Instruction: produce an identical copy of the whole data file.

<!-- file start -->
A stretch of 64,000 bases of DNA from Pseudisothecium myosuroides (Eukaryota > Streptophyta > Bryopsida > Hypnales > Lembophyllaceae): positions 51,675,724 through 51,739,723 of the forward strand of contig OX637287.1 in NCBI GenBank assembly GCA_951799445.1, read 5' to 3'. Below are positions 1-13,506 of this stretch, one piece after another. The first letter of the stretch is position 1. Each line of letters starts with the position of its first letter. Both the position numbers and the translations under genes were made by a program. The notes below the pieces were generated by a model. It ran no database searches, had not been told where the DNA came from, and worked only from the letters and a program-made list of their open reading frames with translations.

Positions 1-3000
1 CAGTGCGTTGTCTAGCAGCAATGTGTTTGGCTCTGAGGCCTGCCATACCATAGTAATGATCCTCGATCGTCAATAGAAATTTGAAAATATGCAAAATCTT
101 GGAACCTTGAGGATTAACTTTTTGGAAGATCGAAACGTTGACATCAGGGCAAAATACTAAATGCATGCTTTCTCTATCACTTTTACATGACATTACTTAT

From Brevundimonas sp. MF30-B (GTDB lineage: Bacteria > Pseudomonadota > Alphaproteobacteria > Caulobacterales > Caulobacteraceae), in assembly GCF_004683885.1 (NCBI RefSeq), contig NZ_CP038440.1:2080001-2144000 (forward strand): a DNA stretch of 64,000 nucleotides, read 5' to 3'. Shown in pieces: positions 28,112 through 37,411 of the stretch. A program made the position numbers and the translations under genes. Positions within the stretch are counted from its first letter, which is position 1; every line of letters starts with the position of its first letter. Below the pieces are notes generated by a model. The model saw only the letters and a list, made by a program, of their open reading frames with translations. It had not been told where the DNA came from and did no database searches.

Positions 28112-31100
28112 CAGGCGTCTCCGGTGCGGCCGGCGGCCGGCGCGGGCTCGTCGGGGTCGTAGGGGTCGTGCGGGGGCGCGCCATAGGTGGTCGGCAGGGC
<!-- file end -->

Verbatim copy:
A stretch of 64,000 bases of DNA from Pseudisothecium myosuroides (Eukaryota > Streptophyta > Bryopsida > Hypnales > Lembophyllaceae): positions 51,675,724 through 51,739,723 of the forward strand of contig OX637287.1 in NCBI GenBank assembly GCA_951799445.1, read 5' to 3'. Below are positions 1-13,506 of this stretch, one piece after another. The first letter of the stretch is position 1. Each line of letters starts with the position of its first letter. Both the position numbers and the translations under genes were made by a program. The notes below the pieces were generated by a model. It ran no database searches, had not been told where the DNA came from, and worked only from the letters and a program-made list of their open reading frames with translations.

Positions 1-3000
1 CAGTGCGTTGTCTAGCAGCAATGTGTTTGGCTCTGAGGCCTGCCATACCATAGTAATGATCCTCGATCGTCAATAGAAATTTGAAAATATGCAAAATCTT
101 GGAACCTTGAGGATTAACTTTTTGGAAGATCGAAACGTTGACATCAGGGCAAAATACTAAATGCATGCTTTCTCTATCACTTTTACATGACATTACTTAT

From Brevundimonas sp. MF30-B (GTDB lineage: Bacteria > Pseudomonadota > Alphaproteobacteria > Caulobacterales > Caulobacteraceae), in assembly GCF_004683885.1 (NCBI RefSeq), contig NZ_CP038440.1:2080001-2144000 (forward strand): a DNA stretch of 64,000 nucleotides, read 5' to 3'. Shown in pieces: positions 28,112 through 37,411 of the stretch. A program made the position numbers and the translations under genes. Positions within the stretch are counted from its first letter, which is position 1; every line of letters starts with the position of its first letter. Below the pieces are notes generated by a model. The model saw only the letters and a list, made by a program, of their open reading frames with translations. It had not been told where the DNA came from and did no database searches.

Positions 28112-31100
28112 CAGGCGTCTCCGGTGCGGCCGGCGGCCGGCGCGGGCTCGTCGGGGTCGTAGGGGTCGTGCGGGGGCGCGCCATAGGTGGTCGGCAGGGC